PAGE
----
In the above figure, the side labeled $b$ is the hypotenuse.
The word hypotenuse derives from the Ancient Greek ὑποτείνουσα (hypoteínousa), which means sustaining.
This is the active participle of ὑποτείνω (hypoteínō), which means to subtend or to stretch under.
The word has no applications apart from this specific definition in mathematics.
- 1986: David Wells: Curious and Interesting Numbers ... (previous) ... (next): Glossary
- 1997: David Wells: Curious and Interesting Numbers (2nd ed.) ... (previous) ... (next): Glossary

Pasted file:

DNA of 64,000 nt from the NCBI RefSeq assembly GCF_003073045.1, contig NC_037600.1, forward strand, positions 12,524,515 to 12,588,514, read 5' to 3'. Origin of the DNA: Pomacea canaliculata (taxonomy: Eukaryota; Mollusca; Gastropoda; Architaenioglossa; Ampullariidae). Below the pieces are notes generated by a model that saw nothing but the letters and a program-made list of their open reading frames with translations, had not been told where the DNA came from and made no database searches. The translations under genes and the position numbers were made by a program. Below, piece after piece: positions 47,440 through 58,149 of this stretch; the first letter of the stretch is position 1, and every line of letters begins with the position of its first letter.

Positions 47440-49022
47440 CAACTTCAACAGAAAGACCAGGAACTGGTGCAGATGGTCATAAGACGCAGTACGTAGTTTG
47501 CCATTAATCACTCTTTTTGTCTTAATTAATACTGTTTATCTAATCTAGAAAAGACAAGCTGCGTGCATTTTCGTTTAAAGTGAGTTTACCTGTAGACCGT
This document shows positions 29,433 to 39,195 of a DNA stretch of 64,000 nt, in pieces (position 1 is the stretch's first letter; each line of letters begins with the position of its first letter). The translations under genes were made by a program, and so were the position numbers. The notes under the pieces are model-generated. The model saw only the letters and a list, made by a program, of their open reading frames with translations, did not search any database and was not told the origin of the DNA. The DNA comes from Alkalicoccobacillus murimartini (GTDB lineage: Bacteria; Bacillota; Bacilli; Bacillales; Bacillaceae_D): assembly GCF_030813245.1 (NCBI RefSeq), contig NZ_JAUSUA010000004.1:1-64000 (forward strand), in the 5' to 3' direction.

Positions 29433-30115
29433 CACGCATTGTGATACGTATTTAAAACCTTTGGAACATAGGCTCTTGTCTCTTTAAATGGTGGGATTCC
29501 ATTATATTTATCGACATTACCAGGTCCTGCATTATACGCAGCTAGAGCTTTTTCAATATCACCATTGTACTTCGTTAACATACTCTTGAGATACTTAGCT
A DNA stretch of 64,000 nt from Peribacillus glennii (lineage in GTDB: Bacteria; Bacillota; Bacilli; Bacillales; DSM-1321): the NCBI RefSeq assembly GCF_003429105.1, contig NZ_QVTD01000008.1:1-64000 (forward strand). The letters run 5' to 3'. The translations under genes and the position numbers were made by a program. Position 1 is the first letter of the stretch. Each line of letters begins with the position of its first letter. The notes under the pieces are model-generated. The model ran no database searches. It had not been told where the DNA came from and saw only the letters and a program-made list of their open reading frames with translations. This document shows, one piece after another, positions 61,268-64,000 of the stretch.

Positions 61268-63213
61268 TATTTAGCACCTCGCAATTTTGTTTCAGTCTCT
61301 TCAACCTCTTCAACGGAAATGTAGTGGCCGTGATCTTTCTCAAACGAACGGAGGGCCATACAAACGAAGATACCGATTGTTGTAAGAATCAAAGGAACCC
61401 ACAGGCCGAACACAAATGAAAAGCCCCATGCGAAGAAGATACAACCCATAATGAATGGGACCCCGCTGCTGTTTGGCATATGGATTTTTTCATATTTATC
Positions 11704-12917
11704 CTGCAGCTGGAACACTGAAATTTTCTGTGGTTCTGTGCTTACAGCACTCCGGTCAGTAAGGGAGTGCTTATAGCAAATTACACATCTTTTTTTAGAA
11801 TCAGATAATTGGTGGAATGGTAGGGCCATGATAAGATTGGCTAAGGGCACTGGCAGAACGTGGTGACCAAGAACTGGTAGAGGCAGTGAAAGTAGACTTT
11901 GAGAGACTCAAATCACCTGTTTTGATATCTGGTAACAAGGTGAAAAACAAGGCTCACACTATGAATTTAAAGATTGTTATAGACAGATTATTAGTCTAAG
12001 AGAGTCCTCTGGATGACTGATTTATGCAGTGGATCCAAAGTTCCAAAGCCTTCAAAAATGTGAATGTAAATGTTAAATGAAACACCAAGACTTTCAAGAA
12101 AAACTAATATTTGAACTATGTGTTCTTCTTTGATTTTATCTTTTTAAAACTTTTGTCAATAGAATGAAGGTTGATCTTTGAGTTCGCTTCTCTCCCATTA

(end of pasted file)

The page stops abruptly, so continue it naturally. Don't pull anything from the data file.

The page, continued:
- 2008: Ian Stewart: Taming the Infinite ... (previous) ... (next): Chapter $5$: Eternal Triangles: The origins of trigonometry
- 2014: Christopher Clapham and James Nicholson: The Concise Oxford Dictionary of Mathematics (5th ed.) ... (previous) ... (next): Entry: hypotenuse